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Old August 15, 1999, 12:18 AM   #1
bald1
Senior Member
 
Join Date: October 9, 1998
Location: Black Hills of S. Dakota
Posts: 372
George,

I'm an am amateur smith and have modified a 1990 FN MKIII and FM (Argentine) Detective (chopped P-35). Here's a series of 3 pictures and a complete desription of the modifications made: click link here

The FM has the older style sear lever and exhibits no take up and a very crisp release of the trigger and no overtravel after my modifications. The MKIII however has the "newer" paddle style lever and has more take up than I would like. The release is quite crisp at a about 3.5 pounds with no overtravel.

The only way I can figure to correct this is to build up the contact pad on the paddle of the sear lever. What is your recommendation as to the best method of building it up? If I weld, what materials and method? Will I risk screwing up the heat treatment of the sear lever? Is there another option I'm missing?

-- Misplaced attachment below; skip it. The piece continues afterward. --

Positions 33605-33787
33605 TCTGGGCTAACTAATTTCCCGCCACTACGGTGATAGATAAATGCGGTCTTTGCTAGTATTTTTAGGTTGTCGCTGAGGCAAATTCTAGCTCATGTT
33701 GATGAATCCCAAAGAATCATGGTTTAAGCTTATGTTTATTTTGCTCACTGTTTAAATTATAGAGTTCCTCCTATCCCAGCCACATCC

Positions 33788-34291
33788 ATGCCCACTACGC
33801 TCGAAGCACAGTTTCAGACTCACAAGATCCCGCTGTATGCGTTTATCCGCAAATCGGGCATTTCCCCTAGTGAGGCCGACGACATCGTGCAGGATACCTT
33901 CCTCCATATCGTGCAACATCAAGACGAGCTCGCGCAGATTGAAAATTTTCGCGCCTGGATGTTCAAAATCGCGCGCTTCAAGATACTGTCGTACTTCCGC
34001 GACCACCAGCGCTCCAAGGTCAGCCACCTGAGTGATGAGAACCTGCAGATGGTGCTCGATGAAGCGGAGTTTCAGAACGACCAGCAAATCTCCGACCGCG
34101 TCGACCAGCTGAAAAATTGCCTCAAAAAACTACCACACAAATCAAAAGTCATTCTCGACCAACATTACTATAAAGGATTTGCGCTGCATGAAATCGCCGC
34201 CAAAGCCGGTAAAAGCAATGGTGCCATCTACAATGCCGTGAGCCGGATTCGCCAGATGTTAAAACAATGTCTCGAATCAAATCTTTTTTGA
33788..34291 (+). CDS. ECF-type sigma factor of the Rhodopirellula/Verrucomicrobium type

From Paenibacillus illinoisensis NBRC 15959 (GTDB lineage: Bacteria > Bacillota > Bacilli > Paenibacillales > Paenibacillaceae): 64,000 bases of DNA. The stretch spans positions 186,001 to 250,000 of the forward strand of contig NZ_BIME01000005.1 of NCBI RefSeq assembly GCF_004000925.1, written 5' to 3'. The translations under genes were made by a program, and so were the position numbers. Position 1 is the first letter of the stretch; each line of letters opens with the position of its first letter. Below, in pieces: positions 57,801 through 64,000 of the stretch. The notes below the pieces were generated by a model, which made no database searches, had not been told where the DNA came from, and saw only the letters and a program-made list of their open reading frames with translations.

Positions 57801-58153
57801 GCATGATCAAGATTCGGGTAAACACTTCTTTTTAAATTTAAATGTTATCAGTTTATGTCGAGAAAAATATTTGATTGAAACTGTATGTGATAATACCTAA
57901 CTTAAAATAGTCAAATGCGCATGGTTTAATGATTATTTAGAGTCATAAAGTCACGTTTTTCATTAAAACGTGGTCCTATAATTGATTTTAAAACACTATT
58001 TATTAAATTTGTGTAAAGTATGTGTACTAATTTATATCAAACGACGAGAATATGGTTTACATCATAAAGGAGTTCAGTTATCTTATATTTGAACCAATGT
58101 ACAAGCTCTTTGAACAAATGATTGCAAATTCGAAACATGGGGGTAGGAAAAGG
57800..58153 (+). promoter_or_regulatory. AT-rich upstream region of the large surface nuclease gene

Appreciate any counsel, advise, and wisdom you can provide !

-=[Bob]=-
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Old August 15, 1999, 07:52 AM   #2
George Stringer
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Join Date: October 12, 1998
Location: Earlington KY
Posts: 2,299
Bob, you could weld it up. That might be the easiest way. I don't think the heat treat on this part would be a major concern. And if you wish you can always re-heat treat with your torch. There are at least 2 other options. I don't have a lever to measure but if it's wide enough you can drill and epoxy in a piece of drill rod or pin that you can easily file down to the height you need. I normally use a 3/64" pin. On some trigger jobs this is the only way to decrease take-up. You might also silver solder a piece of shim stock to the lever. You could determine the thickness you need by marking the triggerguard with a pencil in front of the trigger and then take up the slack and mark the trigger's new position. The distance between the two marks minus .015" is the thickness you want your shim to be. Very nice work on those two. George
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Old August 15, 1999, 12:58 PM   #3
bald1
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Join Date: October 9, 1998
Location: Black Hills of S. Dakota
Posts: 372
George,

I appreciate the counsel and intend to look at the silver soldering suggestion as a good way to go.

Thanks again!

-=[Bob]=-
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